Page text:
District Societies

To obviate the inconvenience, if not impracticability, of frequent meetings; to promote harmony and to encourage a spirit of inquiry among the members in their respective circles, and to extend, as widely as possible, the benefits of medical intercourse, provision was made, in the act of 1803, that on the application of any five members, the Counsellors may establish, within such districts and portions of this Commonwealth as they shall think expedient, subordinate societies and meetings, to consist of the Fellows of the corporation residing within such districts respectively. They may also appoint censors within such districts, who shall be authorized and empowered to examine and license such candidates for the practice of physic and surgery, as shall present themselves for examination and be approved by a majority of the censors. The members of such district societies are enjoined to communicate such cases, as may be selected for their importance or utility, and have authority to make their own by-laws, not inconsistent with the regulations of the general Society, to elect their own officers, and to purchase and receive by donation books, philosophical or surgical instruments, or other personal property, and to hold and dispose of the same, exclusive of any authority of the general Society.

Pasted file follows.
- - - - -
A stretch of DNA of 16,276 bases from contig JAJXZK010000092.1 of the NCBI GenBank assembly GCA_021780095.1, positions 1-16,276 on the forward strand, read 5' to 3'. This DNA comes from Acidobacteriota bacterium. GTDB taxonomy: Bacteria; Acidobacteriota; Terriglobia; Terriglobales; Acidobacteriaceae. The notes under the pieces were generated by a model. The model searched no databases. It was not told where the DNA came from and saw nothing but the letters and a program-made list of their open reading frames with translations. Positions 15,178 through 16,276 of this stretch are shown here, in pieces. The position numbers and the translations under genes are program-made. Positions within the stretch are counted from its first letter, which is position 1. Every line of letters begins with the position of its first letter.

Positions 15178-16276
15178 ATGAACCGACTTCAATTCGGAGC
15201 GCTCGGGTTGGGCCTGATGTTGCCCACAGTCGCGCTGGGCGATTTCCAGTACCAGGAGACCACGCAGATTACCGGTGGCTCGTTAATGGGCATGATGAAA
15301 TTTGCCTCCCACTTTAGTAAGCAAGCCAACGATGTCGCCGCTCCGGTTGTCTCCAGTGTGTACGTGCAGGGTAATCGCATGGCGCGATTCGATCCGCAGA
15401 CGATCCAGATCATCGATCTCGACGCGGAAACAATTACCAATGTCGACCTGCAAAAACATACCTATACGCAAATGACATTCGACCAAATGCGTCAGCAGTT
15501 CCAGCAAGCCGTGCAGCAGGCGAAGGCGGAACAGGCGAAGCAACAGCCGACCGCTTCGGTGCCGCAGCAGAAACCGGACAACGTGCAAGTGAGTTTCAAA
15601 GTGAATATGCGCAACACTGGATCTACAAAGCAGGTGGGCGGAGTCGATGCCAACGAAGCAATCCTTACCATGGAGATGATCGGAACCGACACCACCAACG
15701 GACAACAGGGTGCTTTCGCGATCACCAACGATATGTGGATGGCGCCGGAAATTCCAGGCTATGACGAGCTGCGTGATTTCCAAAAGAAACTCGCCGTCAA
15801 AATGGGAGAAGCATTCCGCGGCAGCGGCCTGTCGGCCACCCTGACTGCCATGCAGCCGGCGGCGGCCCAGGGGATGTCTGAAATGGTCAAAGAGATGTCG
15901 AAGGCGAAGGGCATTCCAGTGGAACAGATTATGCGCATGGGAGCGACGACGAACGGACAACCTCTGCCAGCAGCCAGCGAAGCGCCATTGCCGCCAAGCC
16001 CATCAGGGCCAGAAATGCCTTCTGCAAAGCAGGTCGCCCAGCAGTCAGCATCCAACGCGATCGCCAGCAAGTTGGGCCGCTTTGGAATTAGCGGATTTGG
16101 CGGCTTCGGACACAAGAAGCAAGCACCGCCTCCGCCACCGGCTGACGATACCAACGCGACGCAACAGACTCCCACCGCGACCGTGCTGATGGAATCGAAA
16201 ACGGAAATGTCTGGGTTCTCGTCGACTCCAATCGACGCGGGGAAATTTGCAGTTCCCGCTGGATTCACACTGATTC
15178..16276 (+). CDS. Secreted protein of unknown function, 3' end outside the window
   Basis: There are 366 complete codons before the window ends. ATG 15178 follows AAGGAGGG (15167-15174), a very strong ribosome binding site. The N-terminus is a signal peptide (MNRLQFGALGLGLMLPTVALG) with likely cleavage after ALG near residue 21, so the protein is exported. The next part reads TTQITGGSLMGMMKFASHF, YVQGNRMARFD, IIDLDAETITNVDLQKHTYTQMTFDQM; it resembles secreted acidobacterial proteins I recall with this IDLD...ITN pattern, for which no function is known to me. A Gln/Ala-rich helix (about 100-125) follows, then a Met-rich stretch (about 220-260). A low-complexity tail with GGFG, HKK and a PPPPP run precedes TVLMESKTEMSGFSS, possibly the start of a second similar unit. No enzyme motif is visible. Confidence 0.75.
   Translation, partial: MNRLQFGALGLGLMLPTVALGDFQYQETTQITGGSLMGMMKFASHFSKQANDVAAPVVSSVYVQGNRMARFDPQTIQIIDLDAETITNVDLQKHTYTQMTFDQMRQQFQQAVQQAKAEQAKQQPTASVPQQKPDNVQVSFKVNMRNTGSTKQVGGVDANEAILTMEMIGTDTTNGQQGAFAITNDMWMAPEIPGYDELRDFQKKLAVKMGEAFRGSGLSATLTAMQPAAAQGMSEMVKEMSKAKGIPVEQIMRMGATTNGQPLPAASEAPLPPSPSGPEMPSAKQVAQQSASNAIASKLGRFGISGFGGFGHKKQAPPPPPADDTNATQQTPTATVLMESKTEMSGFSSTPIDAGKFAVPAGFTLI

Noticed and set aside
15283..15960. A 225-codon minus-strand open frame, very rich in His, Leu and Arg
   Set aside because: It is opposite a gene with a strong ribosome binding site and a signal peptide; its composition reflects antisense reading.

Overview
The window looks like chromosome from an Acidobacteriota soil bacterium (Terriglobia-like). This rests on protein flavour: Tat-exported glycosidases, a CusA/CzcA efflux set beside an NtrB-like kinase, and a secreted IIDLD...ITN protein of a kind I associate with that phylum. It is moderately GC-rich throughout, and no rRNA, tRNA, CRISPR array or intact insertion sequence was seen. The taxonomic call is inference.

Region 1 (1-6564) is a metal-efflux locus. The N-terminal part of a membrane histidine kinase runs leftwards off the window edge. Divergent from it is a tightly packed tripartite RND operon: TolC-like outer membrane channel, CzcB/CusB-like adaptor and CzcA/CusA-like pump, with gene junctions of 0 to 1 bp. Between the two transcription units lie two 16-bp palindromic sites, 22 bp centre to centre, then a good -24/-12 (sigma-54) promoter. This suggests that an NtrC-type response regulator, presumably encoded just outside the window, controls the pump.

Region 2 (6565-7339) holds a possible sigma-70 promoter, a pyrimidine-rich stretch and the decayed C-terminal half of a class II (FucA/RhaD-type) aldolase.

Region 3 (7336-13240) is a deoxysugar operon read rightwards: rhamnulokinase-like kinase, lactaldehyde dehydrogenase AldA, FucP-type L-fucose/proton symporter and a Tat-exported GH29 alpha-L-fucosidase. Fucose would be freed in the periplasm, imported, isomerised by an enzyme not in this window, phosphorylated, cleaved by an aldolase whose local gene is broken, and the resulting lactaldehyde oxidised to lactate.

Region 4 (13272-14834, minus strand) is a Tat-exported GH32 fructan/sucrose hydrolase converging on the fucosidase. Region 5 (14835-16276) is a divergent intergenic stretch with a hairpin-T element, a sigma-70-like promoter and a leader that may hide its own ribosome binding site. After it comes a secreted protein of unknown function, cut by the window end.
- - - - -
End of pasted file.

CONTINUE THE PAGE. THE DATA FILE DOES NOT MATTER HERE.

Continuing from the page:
Petitions were presented, at an early period, from members in Suffolk, Essex, Worcester, Berkshire, Hampshire, and some other districts, which were granted.

Some of the district societies, formed in consequence of these applications, particularly that in Essex county, went immediately into active operation, and have been highly useful. In other cases, it does not appear that any organization took place after authority was granted. Perhaps no measure could be adopted at the present time, better adapted to promote the progress of medicine, than some plan by which the Fellows, residing within a convenient distance, should be brought together for medical intercourse every month. The usefulness of such associations would be greatly increased by the establishment of libraries in each, embracing a selection from the most valuable medical periodicals of the day, and other works of standard value.